HONG KONG: South Korean stocks and the won led most Asian markets lower Friday after the North conducted another nuclear test, while trading was also hit by worries over global central bank policy easing.
Pyongyang said it had conducted a “successful” fifth nuclear test, which South Korea said was its largest-ever.
The news intensified worries about geopolitical tensions in the region as world powers including China struggle to rein in Pyongyang’s erratic behavior.
Seoul’s KOSPI was down 1.5 percent in the afternoon while a Bank of Korea decision not to cut interest rates was unable to prevent the won sinking almost one percent early on before it edged back slightly.
The losses led a sell-off around most of the region with Sydney and Singapore each down 0.9 percent, while there were also sharp falls in Taipei, Jakarta and Manila.
Japan’s Nikkei recovered from early losses to end marginally higher.
Adding to pressure on equities were worries about central bank inaction in dealing with a slowdown in the global economy.
On Thursday, the European Central Bank opted against fresh stimulus, with its president Mario Draghi calling for “patience” to see the effect of vast amounts of cash already injected into the system.
While he had not been expected to announce any action, there was disappointment Draghi did not provide any forward guidance, while some analysts said the bank was possibly planning new measures as its bond-buying program runs out of assets to buy.
Tokyo-based dealers are also concerned at the lack of movement from Japan’s central bank ahead of a policy meeting later this month, despite another weak growth reading Thursday and a general malaise across the economy.
Oil prices sink
“The ECB, and many central banks now, look to be taking more of a measured approach to additional policy easing compared with the not-too-distant past,” Philip Borkin, a senior economist in Auckland at ANZ Bank New Zealand, said in a client note.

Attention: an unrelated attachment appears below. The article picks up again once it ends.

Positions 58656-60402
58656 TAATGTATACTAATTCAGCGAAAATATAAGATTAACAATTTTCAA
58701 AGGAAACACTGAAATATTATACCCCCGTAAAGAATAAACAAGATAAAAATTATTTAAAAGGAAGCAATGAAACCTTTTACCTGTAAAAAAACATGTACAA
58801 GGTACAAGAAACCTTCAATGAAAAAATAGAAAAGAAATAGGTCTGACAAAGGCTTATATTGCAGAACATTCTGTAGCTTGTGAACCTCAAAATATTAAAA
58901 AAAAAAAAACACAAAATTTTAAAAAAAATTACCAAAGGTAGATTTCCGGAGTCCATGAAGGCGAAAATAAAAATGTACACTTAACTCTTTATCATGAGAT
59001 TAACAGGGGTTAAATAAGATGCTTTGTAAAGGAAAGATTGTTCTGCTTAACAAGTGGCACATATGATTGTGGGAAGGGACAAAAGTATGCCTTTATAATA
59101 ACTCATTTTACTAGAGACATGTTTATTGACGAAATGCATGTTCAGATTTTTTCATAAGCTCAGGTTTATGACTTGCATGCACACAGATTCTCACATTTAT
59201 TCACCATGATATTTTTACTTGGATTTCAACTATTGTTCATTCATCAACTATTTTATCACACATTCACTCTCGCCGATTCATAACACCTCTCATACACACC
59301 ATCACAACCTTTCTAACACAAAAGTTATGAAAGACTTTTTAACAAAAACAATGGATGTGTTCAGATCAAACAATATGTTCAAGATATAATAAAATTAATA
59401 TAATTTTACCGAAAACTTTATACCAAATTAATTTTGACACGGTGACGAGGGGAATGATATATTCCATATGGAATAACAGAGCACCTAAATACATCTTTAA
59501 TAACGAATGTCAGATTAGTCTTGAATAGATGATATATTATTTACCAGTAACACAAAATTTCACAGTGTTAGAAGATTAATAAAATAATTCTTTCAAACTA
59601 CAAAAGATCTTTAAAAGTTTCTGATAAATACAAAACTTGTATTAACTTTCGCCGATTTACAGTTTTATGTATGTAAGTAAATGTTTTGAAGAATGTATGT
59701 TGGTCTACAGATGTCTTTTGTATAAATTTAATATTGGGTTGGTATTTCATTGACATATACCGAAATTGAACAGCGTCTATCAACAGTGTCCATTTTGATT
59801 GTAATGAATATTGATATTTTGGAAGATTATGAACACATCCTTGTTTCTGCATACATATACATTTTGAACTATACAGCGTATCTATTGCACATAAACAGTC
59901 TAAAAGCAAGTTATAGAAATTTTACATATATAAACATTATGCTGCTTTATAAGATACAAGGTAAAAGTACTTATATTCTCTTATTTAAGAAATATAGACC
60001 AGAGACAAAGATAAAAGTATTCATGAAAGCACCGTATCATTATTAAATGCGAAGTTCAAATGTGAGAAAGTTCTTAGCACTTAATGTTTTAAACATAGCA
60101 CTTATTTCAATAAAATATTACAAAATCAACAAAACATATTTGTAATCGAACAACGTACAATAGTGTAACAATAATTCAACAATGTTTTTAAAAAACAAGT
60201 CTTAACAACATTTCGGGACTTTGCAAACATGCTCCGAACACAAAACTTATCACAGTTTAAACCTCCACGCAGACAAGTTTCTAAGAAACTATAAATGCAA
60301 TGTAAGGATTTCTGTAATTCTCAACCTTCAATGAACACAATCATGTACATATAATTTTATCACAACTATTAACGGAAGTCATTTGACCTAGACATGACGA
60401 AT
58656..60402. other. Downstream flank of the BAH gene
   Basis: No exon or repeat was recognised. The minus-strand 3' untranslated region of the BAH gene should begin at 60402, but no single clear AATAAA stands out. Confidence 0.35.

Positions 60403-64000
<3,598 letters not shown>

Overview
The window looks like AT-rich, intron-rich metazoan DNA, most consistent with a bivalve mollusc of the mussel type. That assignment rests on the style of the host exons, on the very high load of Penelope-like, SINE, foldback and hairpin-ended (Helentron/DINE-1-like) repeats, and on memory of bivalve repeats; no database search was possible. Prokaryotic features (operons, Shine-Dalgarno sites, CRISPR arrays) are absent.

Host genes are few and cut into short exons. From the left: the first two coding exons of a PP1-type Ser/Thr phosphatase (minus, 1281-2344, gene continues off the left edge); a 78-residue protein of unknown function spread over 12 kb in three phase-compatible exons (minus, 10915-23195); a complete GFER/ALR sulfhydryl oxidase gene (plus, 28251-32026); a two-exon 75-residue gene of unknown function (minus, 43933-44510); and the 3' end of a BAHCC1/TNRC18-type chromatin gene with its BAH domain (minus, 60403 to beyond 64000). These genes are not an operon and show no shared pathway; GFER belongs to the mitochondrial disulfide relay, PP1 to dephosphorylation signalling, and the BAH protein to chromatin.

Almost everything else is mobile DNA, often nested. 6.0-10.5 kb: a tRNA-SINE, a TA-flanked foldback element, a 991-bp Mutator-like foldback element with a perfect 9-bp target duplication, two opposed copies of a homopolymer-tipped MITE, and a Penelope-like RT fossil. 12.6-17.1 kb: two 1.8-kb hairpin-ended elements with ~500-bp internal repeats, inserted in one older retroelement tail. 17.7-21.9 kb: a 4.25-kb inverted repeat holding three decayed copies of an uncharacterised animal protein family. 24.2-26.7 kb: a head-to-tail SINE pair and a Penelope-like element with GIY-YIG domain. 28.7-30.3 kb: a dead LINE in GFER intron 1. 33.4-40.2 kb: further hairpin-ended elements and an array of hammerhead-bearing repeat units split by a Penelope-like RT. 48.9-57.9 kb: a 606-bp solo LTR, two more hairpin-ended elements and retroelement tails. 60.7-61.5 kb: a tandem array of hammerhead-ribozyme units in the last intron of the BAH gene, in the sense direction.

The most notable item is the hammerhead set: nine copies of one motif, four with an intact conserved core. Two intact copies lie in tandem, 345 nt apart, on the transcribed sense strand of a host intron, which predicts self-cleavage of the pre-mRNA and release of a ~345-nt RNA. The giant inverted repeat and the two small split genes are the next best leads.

“This is only natural, of course, as monetary policy delves further into the unknown.”
Hong Kong stocks soared 1.3 percent to 13-month highs as traders welcomed news that mainland Chinese authorities would allow the country’s insurers to invest in the city’s stock market.
The gains extended the previous day’s advance fuelled by news of the first rise in Chinese imports for 22 months.
Shanghai fell 0.6 percent despite figures showing the producer price index—a measure of the cost of goods at the factory gate—fell at its slowest pace in more than four years.
On currency markets, the euro rose to $1.1275 from $1.1261 in New York following the ECB’s decision not to ease policy, while traders also welcomed its slight improvement on economic growth this year.
The uncertainty sparked by the nuclear test sent higher-yielding, risker, currencies lower as dealers sought safety. Australia’s dollar fell one percent, while the Indonesian rupiah slipped 0.3 percent. Malaysia’s ringgit and the New Zealand dollar also sank.
Oil prices retreated after surging Thursday on the back of data showing a sharp fall in US stockpiles.
West Texas Intermediate eased 47 cents to $47.15 while Brent slipped 54 cents to $49.45. The two contracts each rose more than $2 on Thursday.
The US Department of Energy said inventories slumped by 14.5 million barrels last week, the biggest fall for 17 years.
However, the decline was attributed to the suspension of imports and shutdown of some production due to Hurricane Hermine, which passed through the Gulf of Mexico in late August, and there were warnings of a rebound next week. AFP